I wrote a while back regarding premenstrual symptoms and healing; I chose to make my monthly moon-time the focus of my toolbox. It’s possible to order a subscription box for your period, but I instead created my own self-care focused kit for each month. After purchasing the items I wanted, I dug deeper and was surprised by how well the kit dovetails with my work on my personal vision this year. I made 12 bags in total, one for each month of the year to be opened during my “moon-time.” I keep the kit accessible and in use throughout the entire month as a self-care practice.

The concept of a physical reminder that you are invested in your relationship with yourself does not need to be limited to menstrual cycles. I can see applications to creating supplies for dealing with triggers, celebrating each new moon or welcoming each season. I do think it is important that they be tangible items rather than virtual materials. As the digital age has advanced, many of us find that we’ve lessened our connection to the physical world. I would say that a large aspect of my spiritual life is simply living in the touchable reality which surrounds me. I have found tremendous wisdom and creativity in the connections I make online, but they only penetrate my life to the extent to which I make them real and visible on a regular basis. In this way, the bags I created invite me to pause and connect with not only my body, but also my inner creativity and vitality.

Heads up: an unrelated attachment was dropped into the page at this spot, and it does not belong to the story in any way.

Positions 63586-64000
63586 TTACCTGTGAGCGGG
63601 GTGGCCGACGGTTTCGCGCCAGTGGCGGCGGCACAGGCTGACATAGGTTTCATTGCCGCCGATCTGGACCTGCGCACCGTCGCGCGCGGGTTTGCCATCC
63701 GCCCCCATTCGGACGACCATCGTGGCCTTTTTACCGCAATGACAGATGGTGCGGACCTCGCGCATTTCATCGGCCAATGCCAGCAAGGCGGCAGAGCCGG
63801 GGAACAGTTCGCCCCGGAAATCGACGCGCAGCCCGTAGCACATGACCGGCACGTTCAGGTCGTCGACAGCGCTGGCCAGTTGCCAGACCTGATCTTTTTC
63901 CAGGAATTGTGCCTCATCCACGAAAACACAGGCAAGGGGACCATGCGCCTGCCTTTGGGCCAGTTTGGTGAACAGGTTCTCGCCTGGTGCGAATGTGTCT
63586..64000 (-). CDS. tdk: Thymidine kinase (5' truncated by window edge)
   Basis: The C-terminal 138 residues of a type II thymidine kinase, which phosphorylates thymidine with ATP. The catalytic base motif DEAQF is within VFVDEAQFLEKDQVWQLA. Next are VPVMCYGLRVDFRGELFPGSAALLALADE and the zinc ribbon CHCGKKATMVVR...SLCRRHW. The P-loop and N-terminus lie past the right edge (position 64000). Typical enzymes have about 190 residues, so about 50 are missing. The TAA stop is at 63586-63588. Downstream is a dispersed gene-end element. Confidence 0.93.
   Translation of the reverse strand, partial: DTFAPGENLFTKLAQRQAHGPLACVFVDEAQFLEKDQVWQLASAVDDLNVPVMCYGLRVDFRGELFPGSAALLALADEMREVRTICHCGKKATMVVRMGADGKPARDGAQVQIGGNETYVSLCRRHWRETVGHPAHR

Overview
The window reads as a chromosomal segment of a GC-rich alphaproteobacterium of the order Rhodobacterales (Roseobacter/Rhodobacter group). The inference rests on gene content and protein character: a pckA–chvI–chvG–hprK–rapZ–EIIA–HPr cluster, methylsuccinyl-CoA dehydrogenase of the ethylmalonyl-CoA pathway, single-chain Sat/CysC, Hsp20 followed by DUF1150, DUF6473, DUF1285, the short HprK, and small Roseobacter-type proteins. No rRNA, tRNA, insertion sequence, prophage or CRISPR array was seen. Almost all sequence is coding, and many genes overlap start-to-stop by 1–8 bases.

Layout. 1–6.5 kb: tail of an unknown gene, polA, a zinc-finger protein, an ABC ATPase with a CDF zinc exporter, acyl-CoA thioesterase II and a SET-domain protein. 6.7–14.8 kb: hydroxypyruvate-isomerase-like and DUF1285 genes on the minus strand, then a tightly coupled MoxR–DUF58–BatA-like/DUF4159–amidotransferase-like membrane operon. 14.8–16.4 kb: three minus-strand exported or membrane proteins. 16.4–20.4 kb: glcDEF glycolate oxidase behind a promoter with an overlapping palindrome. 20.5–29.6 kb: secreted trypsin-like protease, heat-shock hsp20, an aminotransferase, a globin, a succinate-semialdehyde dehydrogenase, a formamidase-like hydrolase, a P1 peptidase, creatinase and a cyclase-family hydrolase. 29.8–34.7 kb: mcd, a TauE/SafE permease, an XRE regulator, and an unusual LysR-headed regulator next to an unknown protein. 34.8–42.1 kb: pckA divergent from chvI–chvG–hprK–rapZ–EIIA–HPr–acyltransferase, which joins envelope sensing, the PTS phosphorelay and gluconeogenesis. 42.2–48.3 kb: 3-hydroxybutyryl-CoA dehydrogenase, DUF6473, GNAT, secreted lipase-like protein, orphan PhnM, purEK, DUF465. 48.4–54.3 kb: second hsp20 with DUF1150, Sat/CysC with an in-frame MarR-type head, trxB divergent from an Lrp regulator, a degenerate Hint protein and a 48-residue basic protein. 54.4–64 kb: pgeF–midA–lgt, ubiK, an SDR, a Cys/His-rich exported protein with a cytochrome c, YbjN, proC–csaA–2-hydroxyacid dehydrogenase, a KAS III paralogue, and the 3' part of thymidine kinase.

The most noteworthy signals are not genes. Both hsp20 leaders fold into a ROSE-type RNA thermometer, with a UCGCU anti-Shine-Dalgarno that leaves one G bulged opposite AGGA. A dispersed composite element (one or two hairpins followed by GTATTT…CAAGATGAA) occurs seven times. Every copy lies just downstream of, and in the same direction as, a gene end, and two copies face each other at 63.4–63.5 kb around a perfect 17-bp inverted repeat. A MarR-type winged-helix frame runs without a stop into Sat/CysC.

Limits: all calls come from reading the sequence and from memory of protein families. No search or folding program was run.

Suggested Contents

Body-Centered Items

  • Treats: I added a small snack which worked great until I got a massive sugar craving and raided all the remaining bags! Next year I plan to include a small gift card for each month, which will at least require me to drive somewhere if I want to “cheat.”
  • Spa Products: I included a bath bomb, candle, face mask, nail polish, emery board and lip gloss for each month. I did not find myself using these as much as I thought I would, I think in part because they didn’t have a “homemade” feel to them and became repetitive. For next year’s kit, I plan to include a personally-crafted candle with essential oils and herbs, handmade bath bombs and perhaps soap or another product that I’ll teach myself to make.

Creativity Supplies